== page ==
“We don’t want to instill panic. We don’t want to jump up and down” and “scare everybody,” he said, adding: “The last thing you want to do is create a panic in the country.” Trump said he was “very open” with Woodward and anybody else.


But more than 190,000 deaths later, much of the media accused Trump of being untruthful. Soon after Kayleigh McEnany said “the president never downplayed the virus,” CNN anchor Brianna Keilar broke away and accused the press secretary of “lying.”

Joe Biden wasted no time in accusing Trump of lying about the virus and accusing him of “a life-and-death betrayal of the American people.”

The back story is that Trump didn’t talk to Woodward, despite numerous requests, for his highly critical first book, “Fear.” The president later told his staff he didn’t want that to happen again.

I’ve worked with Woodward, who is tireless, and am well familiar with his techniques. He gathers information from cooperative sources and then goes to recalcitrant officials and says he wants to include their viewpoint as well. Since he quotes private conversations verbatim, there is always controversy about who leaked what and whether the portrayal favors one faction or another.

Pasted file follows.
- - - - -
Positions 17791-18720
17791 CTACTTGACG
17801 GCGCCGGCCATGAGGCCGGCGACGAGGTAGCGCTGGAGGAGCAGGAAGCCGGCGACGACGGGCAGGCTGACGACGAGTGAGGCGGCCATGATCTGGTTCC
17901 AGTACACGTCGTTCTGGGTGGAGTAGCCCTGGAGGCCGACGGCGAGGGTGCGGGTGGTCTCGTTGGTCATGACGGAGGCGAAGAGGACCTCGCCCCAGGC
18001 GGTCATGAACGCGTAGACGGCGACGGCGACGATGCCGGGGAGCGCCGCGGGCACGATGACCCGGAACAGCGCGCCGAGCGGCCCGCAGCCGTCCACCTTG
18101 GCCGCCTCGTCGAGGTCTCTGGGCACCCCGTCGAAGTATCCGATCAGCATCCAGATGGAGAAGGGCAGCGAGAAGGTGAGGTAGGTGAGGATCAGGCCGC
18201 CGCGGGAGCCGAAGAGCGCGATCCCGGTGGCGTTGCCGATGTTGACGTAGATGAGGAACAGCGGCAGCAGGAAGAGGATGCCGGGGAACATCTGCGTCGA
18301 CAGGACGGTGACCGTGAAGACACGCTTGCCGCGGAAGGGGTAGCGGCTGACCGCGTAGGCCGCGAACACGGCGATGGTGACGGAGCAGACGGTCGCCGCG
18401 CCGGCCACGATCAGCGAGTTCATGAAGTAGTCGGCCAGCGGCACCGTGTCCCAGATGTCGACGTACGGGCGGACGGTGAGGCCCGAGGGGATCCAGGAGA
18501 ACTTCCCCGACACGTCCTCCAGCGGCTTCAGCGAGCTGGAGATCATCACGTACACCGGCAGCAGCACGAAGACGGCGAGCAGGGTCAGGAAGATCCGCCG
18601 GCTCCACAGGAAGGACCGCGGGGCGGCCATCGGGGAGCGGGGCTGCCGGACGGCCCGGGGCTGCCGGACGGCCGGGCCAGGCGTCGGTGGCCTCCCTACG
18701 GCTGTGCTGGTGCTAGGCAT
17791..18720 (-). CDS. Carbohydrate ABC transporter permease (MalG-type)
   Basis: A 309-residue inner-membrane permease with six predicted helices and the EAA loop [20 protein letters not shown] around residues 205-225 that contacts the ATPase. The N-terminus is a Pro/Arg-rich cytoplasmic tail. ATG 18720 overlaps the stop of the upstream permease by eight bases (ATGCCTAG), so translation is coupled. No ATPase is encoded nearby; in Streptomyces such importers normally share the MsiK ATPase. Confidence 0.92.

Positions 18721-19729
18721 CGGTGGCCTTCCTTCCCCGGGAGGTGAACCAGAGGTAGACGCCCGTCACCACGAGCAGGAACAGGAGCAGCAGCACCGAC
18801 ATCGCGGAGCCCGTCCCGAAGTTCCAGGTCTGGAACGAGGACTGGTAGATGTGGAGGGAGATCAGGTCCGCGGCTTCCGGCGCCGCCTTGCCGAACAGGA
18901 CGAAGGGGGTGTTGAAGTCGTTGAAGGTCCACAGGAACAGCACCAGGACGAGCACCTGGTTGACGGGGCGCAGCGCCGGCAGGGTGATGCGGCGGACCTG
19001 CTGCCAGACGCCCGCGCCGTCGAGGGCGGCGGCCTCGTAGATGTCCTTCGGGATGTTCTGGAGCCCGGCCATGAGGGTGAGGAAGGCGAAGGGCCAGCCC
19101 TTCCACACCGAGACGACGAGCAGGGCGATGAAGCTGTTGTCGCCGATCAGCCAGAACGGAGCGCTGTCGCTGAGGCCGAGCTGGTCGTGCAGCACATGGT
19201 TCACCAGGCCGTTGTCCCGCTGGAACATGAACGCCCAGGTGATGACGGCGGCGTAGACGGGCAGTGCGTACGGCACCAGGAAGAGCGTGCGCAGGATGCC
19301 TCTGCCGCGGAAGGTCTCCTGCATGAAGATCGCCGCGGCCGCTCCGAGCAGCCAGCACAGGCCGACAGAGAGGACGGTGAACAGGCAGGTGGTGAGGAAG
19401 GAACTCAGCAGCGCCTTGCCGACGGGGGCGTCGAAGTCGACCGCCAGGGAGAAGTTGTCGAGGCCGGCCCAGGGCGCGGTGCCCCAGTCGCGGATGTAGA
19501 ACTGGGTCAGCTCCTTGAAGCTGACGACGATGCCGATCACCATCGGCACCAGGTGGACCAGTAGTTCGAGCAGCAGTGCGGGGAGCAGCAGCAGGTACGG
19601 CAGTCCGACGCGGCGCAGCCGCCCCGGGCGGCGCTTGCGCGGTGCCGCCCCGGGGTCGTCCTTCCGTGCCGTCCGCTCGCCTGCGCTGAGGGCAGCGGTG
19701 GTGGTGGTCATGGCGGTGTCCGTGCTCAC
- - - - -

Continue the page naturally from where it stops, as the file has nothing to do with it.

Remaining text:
This book includes Woodwardian reporting of private conversations as well. The book says former Pentagon chief Jim Mattis told ex-intelligence director Dan Coats that Trump is “dangerous” and “unfit...The president has no moral compass.”


Coats, a former senator, is said to have replied: “True. To him, a lie is not a lie. It’s just what he thinks. He doesn’t know the difference between truth and a lie.”

And “Rage” includes the super-secret private letters between Trump and Kim Jong-un.

But the president’s own words have the most resonance. When Woodward says they are of the same generation and have a need to “understand the anger and pain” felt by blacks, Trump disagrees in an incredulous voice:

“You really drank the Kool-Aid, didn’t you? Just listen to you. Wow. No, I don’t feel that at all.”